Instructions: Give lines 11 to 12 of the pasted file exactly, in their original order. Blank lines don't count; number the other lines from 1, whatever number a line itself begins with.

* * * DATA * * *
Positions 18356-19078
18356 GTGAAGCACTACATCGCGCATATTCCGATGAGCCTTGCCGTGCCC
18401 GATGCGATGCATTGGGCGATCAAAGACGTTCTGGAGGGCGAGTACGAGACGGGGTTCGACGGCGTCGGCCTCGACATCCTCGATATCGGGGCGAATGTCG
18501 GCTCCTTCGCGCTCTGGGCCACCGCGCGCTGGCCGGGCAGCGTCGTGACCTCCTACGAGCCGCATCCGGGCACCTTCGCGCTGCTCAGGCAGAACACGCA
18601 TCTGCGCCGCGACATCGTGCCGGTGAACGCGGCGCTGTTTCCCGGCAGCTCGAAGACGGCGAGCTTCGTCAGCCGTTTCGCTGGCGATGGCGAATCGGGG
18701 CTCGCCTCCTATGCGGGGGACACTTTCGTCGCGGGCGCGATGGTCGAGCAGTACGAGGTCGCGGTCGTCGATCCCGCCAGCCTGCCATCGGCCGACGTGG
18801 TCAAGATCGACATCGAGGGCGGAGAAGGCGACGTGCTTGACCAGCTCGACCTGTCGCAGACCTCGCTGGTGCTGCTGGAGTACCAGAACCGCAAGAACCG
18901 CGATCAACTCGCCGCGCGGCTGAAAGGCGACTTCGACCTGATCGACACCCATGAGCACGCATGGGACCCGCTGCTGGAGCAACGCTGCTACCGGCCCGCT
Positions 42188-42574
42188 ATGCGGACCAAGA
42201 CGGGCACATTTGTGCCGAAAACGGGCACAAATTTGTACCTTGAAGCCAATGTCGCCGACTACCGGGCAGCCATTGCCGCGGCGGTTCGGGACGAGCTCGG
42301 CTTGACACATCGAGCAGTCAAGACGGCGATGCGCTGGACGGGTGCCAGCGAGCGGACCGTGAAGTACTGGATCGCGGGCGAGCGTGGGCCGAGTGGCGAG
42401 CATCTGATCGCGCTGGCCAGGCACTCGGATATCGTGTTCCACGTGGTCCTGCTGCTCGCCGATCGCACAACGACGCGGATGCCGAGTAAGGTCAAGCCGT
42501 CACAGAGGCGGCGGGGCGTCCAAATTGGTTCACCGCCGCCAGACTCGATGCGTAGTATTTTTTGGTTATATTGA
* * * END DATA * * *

42201 CGGGCACATTTGTGCCGAAAACGGGCACAAATTTGTACCTTGAAGCCAATGTCGCCGACTACCGGGCAGCCATTGCCGCGGCGGTTCGGGACGAGCTCGG
42301 CTTGACACATCGAGCAGTCAAGACGGCGATGCGCTGGACGGGTGCCAGCGAGCGGACCGTGAAGTACTGGATCGCGGGCGAGCGTGGGCCGAGTGGCGAG